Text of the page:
I write representing the National Association of Scholars (NAS). Since 1987, the NAS has defended liberal values in education. We include the sciences and engineering as prime areas of concern.
I write to address concerns expressed to us from several of our members about the Accreditation Board for Engineering and Technology's (ABET) proposed rule change (Criterion 5.d), which mandates that “a component that promotes inclusion, diversity, and equity awareness for success in the profession” be included in engineering curricula as a condition for accreditation.
The NAS supports the rights of engineering faculty to set standards for educational programs in engineering. Accreditation plays a useful role in guiding the development of programs that will produce well-educated and competent engineers.
There is near universal support among engineers for Criteria 5.a, 5.b, and 5.c., which mandate the technical skills engineers will need for success in their professions, and to ensure the safety of the public they serve.
Criterion 5.d., in contrast, is poorly justified and coercive in nature. It demands that engineering faculty fall into line with this mandate or risk the accreditation status of the programs they wish to develop. Also contained in Criterion 5.d. is a veiled threat to students, that “success in the profession” will demand “awareness of inclusion, diversity, and equity.” This is overreach on the part of ABET.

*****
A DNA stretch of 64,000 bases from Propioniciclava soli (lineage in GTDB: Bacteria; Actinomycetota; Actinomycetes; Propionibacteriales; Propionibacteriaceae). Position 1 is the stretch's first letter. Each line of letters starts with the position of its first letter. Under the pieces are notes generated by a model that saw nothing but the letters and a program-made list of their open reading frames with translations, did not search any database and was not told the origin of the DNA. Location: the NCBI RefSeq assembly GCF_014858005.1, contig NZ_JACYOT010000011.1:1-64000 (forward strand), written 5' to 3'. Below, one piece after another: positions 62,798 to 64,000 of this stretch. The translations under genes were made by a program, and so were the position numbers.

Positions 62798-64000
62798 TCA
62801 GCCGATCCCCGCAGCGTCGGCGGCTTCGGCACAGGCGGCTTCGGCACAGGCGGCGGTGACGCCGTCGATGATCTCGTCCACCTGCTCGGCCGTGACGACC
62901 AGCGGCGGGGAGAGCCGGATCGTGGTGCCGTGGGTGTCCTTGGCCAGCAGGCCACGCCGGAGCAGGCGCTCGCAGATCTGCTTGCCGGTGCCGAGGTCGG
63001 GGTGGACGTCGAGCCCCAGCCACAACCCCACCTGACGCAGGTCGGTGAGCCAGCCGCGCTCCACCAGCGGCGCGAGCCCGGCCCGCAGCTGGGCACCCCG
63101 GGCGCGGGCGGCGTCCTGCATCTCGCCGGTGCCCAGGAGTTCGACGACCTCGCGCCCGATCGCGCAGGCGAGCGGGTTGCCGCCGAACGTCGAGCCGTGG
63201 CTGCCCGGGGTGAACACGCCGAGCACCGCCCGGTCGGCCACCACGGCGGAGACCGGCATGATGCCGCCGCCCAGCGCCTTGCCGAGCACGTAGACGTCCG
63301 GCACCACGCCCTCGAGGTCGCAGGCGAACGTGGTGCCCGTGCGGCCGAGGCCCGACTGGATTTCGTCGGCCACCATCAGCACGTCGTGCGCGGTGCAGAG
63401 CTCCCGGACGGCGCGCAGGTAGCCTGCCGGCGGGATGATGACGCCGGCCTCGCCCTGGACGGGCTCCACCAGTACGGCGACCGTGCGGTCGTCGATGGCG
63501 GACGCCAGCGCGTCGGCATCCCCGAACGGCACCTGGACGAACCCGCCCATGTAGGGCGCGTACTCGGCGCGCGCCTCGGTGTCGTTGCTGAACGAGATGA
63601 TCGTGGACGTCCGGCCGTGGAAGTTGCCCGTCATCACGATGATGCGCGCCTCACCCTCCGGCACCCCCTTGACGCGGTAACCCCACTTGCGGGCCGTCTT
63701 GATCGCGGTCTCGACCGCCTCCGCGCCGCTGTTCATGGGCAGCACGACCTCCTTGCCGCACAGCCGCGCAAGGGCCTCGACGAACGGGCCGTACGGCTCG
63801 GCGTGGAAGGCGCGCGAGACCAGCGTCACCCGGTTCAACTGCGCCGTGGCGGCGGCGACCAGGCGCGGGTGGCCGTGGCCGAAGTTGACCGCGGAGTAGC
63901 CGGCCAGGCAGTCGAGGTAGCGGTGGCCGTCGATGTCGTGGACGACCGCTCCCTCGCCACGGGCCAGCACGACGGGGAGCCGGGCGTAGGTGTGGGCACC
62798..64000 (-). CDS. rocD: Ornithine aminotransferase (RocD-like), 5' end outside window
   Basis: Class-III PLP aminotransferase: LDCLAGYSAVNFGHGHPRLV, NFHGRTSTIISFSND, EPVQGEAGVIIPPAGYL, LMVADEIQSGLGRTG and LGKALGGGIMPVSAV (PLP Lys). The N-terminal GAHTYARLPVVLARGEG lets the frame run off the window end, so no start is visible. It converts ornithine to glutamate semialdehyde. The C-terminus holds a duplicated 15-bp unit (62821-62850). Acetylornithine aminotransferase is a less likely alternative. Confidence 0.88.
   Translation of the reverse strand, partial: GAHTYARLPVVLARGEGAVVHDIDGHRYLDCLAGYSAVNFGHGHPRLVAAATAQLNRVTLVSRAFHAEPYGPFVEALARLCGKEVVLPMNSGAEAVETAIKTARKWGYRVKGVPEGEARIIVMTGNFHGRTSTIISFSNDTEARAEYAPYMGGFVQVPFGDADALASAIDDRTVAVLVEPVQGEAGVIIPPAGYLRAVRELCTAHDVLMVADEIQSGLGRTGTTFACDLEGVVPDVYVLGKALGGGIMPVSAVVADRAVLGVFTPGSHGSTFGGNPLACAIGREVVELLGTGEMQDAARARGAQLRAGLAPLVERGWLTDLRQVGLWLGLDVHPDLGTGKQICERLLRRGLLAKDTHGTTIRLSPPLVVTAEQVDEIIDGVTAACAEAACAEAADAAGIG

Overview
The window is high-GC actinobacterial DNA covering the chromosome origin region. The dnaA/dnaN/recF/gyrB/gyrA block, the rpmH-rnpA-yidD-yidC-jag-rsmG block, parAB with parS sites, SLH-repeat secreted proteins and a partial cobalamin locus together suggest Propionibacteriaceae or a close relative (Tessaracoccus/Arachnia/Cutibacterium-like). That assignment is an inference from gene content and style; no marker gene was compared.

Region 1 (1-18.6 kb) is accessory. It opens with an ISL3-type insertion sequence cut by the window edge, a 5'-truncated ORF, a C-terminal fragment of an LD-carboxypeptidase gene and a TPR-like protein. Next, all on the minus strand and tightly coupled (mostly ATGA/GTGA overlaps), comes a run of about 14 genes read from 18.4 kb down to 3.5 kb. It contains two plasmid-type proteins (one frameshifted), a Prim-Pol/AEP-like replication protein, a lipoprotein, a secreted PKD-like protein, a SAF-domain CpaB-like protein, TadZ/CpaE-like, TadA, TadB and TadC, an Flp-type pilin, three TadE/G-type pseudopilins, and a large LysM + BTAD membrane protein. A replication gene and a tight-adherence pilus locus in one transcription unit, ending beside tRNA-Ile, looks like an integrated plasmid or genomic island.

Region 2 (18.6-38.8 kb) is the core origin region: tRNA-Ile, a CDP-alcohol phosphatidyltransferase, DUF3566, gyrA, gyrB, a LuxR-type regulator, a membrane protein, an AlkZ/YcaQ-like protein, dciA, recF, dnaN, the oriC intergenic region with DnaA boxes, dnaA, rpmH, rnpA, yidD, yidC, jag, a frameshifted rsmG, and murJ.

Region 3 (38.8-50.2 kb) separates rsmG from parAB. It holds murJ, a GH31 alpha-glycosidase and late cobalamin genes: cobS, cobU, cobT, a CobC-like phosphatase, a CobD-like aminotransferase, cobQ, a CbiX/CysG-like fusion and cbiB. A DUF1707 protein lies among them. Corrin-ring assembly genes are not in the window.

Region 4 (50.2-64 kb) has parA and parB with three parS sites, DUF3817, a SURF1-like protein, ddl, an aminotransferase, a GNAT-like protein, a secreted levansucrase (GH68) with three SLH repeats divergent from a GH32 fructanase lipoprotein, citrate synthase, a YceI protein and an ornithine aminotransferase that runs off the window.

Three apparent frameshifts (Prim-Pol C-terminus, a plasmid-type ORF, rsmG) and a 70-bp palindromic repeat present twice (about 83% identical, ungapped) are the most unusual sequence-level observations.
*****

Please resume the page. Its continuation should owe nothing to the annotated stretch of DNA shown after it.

The NAS supports the ideal of equal protection under the law for all Americans, irrespective of race, creed, or sex. We support the rights of faculty to set the terms of their own professions. We support the right of engineering faculty to voluntarily adopt the aims set out in Criterion 5.d., should the faculty see fit to do so.
We do not support the demand that an essentially political agenda be imposed on any educational program, including engineering.
Criterion 5.d. runs counter to all those ideals. We hope that the engineering profession rejects this act of accreditation overreach.
J Scott Turner
Director of the Intrusion of Diversity in the Sciences project
National Association of Scholars